When I first started just after RAE-2001 my task was to drive research development, in fact my job description at the time said I had to get the Environmental & Geographical Group to the equivalent of a Grade 4 Department by the next RAE.  For those that don’t remember the old RAE currency, this was a big ask at the time but was achieved with the unit being the most improved within BU in RAE-2008.  The campus was very much as it is now except that there was an empty space where Kimmeridge House is today, the new wing of Christchurch House had yet to be built, but otherwise it was very similar in feel and character as it is today.  Perhaps that is why the summer works seem so transformational?  I played a small role in shaping the campus early on by rescuing the Russell-Cotes Geological Terrace from a heap in a council yard and bringing it to campus to form the centre piece of the front entrance.  I remain very proud of what was achieved here and still think the vision of the original museum curator to create the display in the first place and the decision by the University to support my desire to rescue it, was a fantastic commitment to our rich geological heritage.

In my time I have experience three Vice Chancellors, being appointed originally by Gillian Slater.  I enjoyed the Paul Curran era since I understood, respected and appreciated his drive to make BU a more research active institution.  Those were the days of the Releasing Research and Enterprise Potential which I remember fondly and at its height touched over 50% of staff here at BU.  Since then I have contributed to the birth of Fusion, an elegant concept which epitomises for me much of what a modern university should be about; the creation of new knowledge, its application within society through practice combining to educate the next generation of innovators and decision-makers.  Ten years on there are still challenges to face and work to be done as we continue to transform BU together; an institution and more importantly a body of staff who I am still very proud to be part of.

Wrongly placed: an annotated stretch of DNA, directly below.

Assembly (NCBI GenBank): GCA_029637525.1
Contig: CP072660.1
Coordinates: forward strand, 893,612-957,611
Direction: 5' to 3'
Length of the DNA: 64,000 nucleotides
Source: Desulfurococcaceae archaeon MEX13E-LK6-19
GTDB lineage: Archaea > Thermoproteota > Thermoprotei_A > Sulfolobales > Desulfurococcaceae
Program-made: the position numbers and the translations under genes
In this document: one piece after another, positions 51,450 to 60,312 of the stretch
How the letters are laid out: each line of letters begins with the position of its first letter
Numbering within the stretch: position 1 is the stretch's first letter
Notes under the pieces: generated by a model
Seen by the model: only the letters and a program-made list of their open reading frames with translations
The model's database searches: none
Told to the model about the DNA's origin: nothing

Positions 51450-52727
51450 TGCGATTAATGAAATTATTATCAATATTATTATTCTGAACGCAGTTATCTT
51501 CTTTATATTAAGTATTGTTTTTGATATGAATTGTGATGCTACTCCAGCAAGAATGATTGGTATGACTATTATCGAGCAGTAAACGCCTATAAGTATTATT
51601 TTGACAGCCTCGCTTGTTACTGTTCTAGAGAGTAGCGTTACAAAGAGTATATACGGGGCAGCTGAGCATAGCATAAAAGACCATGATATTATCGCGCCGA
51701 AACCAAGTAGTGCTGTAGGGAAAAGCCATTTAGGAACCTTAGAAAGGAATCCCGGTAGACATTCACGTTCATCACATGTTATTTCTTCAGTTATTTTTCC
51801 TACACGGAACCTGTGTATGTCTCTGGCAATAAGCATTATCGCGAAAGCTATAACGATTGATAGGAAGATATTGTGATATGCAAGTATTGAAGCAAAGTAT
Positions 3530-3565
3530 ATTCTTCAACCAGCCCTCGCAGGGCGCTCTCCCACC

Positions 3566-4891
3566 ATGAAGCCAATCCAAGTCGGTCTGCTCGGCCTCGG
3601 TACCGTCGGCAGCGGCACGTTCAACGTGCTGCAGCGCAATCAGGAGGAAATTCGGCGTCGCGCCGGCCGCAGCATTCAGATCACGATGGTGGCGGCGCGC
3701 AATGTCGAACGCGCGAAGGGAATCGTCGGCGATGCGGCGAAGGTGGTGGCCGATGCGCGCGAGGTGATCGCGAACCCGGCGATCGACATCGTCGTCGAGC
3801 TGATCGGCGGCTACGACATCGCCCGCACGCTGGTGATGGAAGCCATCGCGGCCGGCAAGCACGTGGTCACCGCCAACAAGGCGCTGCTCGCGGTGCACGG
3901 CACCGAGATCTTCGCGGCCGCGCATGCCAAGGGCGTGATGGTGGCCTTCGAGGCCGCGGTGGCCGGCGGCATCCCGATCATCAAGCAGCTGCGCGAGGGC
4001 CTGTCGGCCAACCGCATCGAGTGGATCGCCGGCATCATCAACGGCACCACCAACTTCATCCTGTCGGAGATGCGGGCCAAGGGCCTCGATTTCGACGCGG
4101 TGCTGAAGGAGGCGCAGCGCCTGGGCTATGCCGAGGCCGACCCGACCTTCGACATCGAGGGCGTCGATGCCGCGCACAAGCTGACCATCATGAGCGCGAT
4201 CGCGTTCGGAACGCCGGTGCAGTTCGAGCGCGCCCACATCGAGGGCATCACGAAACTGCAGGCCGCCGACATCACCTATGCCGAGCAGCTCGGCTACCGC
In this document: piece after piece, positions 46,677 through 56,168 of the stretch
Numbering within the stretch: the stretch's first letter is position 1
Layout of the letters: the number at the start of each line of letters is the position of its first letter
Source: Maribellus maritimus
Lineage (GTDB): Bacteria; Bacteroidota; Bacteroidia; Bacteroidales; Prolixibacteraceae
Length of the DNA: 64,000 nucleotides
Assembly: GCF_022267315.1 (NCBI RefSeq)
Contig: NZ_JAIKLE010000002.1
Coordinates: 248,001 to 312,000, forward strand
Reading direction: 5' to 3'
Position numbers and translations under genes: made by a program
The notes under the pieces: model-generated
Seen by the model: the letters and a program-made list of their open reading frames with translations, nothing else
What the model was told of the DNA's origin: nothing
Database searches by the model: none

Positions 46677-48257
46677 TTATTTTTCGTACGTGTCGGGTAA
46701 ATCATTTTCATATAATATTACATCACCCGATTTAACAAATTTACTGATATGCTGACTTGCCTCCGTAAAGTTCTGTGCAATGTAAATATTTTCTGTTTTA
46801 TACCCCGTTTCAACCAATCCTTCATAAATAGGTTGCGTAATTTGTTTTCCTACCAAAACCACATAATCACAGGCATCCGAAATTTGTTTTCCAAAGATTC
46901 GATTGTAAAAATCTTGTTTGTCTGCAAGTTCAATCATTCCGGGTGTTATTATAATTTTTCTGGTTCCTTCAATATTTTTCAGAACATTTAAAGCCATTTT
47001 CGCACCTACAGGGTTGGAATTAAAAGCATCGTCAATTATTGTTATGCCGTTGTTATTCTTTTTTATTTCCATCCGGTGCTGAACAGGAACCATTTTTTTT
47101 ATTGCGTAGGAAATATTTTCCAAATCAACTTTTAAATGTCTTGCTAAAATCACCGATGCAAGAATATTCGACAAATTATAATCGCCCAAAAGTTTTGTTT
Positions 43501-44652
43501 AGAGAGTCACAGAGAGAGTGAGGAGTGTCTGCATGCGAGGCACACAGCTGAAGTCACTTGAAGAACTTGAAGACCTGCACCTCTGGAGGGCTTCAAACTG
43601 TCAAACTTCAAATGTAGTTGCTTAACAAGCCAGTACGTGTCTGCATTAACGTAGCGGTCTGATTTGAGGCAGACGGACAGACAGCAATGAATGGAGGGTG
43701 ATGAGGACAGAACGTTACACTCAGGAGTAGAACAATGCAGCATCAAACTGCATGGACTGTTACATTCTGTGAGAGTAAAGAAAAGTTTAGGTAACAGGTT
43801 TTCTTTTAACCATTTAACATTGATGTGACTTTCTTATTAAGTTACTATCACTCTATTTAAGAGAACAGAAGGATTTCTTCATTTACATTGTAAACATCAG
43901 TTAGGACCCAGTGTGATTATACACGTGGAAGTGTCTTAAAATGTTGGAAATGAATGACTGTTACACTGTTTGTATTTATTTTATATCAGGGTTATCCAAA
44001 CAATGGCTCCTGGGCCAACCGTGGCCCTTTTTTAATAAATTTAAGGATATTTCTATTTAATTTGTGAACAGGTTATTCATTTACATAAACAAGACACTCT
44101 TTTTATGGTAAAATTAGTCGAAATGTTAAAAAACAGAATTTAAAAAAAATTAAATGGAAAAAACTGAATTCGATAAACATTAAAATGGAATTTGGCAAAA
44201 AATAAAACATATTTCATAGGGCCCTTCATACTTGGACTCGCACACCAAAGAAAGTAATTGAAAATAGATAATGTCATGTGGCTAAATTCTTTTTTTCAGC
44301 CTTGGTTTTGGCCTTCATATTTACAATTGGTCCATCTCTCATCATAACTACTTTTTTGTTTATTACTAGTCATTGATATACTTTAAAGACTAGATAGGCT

What’s in a list?

Deciding the order of authors on a team based paper can be challenging: who should be included and in what order?  What constitutes a contribution worthy of authorship rather than a simple acknowledgement?  Feelings can run high and sadly I have fallen out with people over such matters, which in hindsight and the passage of time was just plain stupid.  But at the end of the day does authorship order really matter?  Does a reader actually care who did what?

It is a subject covered by Sebastian Frische writing in Nature this week.  This whole question resonates with me at the moment.  In the last year I have started to publish with a new set of collaborators who introduced me to an authorship code I had never heard of before – call me a naïve geologist if you like!  My approach to authorship over the years has, with a few notable exceptions, always been based on a simple principle of inclusion if you were in the field, contributed to the debate you where an author irrespective of whether you actually pulled your weight in the analysis or write-up.  He or she who does the most work and drives a paper forward goes first and the order there after reflects the level of contribution.  A simple model based on simple principles.  Last year I was introduced to the concept of the last author however.  My new colleagues hold this position to be one of real prestige – the senior seat – and a view I now find to be widely held in some disciplines.  It is something which I have to admit has past me by despite over twenty years of research.  I always worked on the principle that to be lost in the ‘et al.’ was never a good thing!  I have adopted this new approach in recent papers, but it leaves me intrigued to know what other conventions around authorship I am not aware off?  In fact I would love to hear from my colleagues on this subject.

But to be honest to what extent does it really matter, after all an author is an author?  In the context of REF it doesn’t with the Panel Criteria and Working Methods making no mention of authorship order or contribution.  Sebastian Frische argues that it does to new academics trying to build a reputation and he draws the interesting analogy to the film industry where the credit list is vital to ones CV and the ability to get work in the future.  In fact, he goes as far as to suggest that one vehicle is for academic networks, such as ResearchGate (which is currently sweeping through my own collaborator network), or should allow authors to express their contribution to a given paper providing the equivalent of a credit list.  I have to admit that to me this sounds like a potential for discord between authors.  But in truth does it not go against the very principle that research – with the exception of the sole scholar – is by its very nature collaborative.  In a football team all players receive a cup winner’s medal whether they scored a goal or saved a vital penalty.  All contribute to the victory and all should be recognized equally?  So in truth I am far from convinced.  What do you think?




Bells, Offices & Rejection